At this point, you have written quite a bit of vanilla HTML and CSS, and learned many design techniques that you will continue to use as you grow as a developer. However, through your experiences, you have no doubt encountered a few popular CSS frameworks that promise to make writing CSS more streamlined and less tedious. Sound tempting?
Frameworks like Twitter Bootstrap and Zurb Foundation do a lot of the heavy lifting of packaging up commonly used CSS code, even icons and interactions (like menu dropdowns), for you. They are designed to abstract away the process of coding intuitive, reusable, and responsive elements by creating them for you, and giving you the tools to inject these styles into your HTML elements directly through class name keywords. All you have to do is understand how they expect you to lay out your site and which classes they use to designate these particular batches of styles.
Frameworks are great for rapidly producing sites with interfaces that end-users can easily interact with. However, once you’ve taken a tour through some of the more popular ones, like Bootstrap, you’ll start looking at every site you see (especially startup ones) and notice an awful lot of similarities. From a learning perspective, the prospect of not having to keep practicing writing vanilla CSS causes too many new developers to jump into learning frameworks too early in their education. As a result, these developers simply do not get enough CSS practice under their belts to solidify the fundamentals of this very important language.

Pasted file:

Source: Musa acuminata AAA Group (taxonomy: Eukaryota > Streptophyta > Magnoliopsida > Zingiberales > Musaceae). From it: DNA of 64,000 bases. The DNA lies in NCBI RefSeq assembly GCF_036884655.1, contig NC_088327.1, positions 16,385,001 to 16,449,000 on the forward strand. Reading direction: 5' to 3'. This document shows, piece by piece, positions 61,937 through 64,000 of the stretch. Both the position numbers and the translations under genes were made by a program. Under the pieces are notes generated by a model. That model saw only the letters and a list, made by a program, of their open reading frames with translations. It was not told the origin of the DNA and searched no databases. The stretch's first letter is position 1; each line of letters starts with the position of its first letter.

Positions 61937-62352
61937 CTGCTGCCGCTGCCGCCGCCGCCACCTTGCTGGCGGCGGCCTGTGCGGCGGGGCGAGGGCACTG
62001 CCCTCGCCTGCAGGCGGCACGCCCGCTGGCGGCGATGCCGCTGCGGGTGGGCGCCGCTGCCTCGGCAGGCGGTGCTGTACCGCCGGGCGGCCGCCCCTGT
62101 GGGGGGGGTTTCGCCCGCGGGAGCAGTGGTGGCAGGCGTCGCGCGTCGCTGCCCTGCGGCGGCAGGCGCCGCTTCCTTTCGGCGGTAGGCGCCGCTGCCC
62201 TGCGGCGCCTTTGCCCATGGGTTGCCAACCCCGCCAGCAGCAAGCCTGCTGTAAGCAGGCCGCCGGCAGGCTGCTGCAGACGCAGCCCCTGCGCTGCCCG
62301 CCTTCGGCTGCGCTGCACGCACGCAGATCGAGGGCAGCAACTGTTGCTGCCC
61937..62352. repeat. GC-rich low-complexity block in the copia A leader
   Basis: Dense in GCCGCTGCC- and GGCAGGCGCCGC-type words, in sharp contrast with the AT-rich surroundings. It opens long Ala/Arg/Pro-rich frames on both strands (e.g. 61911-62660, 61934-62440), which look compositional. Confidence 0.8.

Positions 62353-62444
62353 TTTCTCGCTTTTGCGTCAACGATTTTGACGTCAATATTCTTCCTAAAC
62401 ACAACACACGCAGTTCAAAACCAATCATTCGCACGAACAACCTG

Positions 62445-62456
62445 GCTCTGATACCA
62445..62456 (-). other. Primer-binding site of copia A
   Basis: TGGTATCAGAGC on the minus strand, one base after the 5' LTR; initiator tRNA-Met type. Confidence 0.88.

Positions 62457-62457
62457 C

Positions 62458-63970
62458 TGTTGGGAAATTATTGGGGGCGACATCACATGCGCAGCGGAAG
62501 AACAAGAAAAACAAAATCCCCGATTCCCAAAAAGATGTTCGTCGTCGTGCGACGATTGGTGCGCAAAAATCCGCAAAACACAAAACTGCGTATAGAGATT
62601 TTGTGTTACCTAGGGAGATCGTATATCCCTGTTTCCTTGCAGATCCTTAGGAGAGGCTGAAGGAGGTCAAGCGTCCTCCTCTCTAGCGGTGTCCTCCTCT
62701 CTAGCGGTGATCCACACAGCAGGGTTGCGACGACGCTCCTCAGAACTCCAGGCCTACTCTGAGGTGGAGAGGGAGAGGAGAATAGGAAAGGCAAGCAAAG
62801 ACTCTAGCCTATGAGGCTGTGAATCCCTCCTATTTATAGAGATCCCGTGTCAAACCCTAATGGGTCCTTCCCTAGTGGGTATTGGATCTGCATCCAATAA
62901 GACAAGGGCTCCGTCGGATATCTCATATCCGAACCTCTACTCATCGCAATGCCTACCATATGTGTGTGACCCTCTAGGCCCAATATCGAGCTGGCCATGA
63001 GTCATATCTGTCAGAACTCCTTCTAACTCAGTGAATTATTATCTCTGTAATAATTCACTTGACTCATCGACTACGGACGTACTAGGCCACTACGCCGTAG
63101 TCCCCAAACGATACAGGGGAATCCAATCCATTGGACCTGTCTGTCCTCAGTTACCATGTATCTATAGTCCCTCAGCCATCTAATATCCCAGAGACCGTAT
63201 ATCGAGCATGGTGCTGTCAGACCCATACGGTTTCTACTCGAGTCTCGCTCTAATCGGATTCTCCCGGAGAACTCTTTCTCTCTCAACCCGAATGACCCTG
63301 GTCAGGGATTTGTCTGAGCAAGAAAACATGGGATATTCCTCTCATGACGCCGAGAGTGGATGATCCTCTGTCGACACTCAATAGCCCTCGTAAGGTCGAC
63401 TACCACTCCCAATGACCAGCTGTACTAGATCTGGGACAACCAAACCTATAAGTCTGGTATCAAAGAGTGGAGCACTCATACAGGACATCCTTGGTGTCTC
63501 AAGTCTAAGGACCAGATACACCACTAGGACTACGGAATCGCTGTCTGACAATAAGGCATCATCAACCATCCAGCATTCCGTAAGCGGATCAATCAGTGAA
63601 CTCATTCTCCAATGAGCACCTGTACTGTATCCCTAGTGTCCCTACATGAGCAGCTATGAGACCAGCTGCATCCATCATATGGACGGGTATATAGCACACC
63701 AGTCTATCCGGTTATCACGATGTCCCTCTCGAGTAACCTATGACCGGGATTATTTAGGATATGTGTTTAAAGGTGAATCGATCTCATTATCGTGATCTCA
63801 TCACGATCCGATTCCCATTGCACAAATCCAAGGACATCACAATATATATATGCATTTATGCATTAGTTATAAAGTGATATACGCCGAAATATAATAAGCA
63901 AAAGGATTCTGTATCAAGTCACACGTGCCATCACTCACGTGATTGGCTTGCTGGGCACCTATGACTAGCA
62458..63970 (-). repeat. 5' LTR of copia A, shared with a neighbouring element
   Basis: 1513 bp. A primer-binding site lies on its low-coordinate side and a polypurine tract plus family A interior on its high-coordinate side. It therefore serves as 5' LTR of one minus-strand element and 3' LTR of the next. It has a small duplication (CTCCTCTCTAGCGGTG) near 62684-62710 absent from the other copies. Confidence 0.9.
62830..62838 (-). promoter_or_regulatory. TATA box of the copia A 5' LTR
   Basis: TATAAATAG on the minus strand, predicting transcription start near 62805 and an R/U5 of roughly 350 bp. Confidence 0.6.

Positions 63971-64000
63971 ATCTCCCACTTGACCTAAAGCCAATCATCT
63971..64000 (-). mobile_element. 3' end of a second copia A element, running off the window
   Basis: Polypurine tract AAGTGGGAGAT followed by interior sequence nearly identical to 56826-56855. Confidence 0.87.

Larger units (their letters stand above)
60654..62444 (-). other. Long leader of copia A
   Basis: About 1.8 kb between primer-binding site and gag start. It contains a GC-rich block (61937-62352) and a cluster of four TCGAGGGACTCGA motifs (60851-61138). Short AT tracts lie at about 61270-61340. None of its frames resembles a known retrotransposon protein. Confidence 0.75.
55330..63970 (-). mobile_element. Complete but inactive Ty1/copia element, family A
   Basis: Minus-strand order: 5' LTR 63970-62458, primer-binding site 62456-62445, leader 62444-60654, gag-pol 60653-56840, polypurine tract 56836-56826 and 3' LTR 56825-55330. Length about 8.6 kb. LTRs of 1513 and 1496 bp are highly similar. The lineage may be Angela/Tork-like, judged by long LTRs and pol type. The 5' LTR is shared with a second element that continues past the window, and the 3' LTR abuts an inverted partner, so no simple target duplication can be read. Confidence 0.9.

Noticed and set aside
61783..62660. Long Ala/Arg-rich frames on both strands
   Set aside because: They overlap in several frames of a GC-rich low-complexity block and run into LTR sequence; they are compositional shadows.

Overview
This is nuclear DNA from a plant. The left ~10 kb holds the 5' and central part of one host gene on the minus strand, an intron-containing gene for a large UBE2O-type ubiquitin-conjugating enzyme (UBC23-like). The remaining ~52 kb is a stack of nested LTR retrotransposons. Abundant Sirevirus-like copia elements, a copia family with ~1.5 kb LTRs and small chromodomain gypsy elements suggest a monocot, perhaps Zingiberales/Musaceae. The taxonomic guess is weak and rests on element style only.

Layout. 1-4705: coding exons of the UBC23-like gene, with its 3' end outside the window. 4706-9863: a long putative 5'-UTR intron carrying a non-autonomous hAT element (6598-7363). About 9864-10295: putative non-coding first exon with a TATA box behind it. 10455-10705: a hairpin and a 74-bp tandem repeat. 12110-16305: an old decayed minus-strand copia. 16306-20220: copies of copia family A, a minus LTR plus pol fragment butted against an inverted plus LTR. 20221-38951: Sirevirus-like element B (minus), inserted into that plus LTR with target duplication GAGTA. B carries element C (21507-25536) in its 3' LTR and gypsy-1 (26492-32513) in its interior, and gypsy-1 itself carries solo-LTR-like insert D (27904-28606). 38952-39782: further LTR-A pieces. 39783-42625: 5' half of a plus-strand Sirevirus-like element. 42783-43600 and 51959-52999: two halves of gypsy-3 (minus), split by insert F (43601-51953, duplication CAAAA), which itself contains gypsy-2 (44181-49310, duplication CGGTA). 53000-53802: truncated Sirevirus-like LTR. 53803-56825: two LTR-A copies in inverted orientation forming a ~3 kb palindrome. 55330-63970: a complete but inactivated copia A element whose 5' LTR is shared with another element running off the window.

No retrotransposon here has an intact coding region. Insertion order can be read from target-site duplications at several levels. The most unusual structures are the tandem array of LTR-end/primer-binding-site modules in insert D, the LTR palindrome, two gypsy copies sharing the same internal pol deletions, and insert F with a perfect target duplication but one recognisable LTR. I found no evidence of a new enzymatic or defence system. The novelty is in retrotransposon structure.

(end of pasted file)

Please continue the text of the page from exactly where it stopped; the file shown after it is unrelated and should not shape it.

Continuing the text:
Additionally, the process of overriding a framework’s styling or debugging style issues on your page becomes very difficult if you haven’t really mastered CSS fundamentals. It is imperative to understand what a framework is doing “under the hood” so you are equipped to handle these issues later (and trust us, you will).
For these reasons, this lesson is designed to teach you about frameworks and what their role is, but we strongly recommend that you continue to focus on the fundamentals of CSS as you continue through the curriculum.
Doing so will make you a better developer in the end.
This section contains helpful links to other content. It isn’t required, so consider it supplemental.